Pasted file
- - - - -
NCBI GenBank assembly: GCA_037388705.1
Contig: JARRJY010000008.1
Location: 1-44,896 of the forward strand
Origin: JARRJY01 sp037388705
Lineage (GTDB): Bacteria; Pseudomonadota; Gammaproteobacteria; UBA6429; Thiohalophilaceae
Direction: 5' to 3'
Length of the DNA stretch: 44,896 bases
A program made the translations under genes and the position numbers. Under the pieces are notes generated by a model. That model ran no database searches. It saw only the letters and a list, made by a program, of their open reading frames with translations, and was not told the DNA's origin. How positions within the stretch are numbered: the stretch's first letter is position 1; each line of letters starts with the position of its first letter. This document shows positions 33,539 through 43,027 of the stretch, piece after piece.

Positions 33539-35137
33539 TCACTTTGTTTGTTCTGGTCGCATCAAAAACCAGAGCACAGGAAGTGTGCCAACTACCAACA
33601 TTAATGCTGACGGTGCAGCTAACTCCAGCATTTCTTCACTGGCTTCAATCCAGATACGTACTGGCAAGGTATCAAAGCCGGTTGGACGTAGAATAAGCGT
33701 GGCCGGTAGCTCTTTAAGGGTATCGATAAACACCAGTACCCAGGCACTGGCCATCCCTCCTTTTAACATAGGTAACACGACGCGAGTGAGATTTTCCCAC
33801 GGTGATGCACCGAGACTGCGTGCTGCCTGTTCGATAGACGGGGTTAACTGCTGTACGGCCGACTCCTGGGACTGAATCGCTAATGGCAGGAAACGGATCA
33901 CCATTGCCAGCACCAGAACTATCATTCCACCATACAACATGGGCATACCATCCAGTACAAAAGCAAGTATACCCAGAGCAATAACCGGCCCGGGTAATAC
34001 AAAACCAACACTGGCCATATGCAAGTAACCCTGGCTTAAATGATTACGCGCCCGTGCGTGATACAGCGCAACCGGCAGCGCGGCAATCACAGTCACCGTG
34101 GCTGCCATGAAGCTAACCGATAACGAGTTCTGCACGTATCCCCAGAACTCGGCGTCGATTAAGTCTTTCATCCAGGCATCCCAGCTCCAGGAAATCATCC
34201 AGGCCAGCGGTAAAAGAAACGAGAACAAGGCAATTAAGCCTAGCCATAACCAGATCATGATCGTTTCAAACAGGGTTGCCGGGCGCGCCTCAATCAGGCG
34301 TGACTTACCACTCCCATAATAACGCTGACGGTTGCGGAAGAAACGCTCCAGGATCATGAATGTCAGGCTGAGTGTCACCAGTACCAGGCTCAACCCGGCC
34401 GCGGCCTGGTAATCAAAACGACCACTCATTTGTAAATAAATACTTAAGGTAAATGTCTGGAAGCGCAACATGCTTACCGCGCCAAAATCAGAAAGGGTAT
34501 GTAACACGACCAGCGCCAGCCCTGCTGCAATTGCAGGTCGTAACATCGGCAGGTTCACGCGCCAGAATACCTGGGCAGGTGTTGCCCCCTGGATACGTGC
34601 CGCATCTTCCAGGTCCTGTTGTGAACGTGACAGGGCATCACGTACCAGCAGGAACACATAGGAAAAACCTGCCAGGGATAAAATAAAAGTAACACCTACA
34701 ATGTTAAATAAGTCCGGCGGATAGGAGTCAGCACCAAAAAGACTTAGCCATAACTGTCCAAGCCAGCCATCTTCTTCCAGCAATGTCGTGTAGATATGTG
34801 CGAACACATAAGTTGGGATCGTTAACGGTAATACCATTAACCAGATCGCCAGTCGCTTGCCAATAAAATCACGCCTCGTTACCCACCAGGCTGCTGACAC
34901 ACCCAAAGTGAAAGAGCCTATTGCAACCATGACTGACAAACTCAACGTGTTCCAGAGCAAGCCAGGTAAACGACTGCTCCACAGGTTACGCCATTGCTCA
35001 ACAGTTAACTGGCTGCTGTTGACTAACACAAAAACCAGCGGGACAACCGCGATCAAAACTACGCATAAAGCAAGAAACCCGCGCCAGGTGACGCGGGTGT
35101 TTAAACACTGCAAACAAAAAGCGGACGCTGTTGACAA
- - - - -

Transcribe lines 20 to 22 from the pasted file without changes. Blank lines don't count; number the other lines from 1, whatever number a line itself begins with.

34501 GTAACACGACCAGCGCCAGCCCTGCTGCAATTGCAGGTCGTAACATCGGCAGGTTCACGCGCCAGAATACCTGGGCAGGTGTTGCCCCCTGGATACGTGC
34601 CGCATCTTCCAGGTCCTGTTGTGAACGTGACAGGGCATCACGTACCAGCAGGAACACATAGGAAAAACCTGCCAGGGATAAAATAAAAGTAACACCTACA
34701 ATGTTAAATAAGTCCGGCGGATAGGAGTCAGCACCAAAAAGACTTAGCCATAACTGTCCAAGCCAGCCATCTTCTTCCAGCAATGTCGTGTAGATATGTG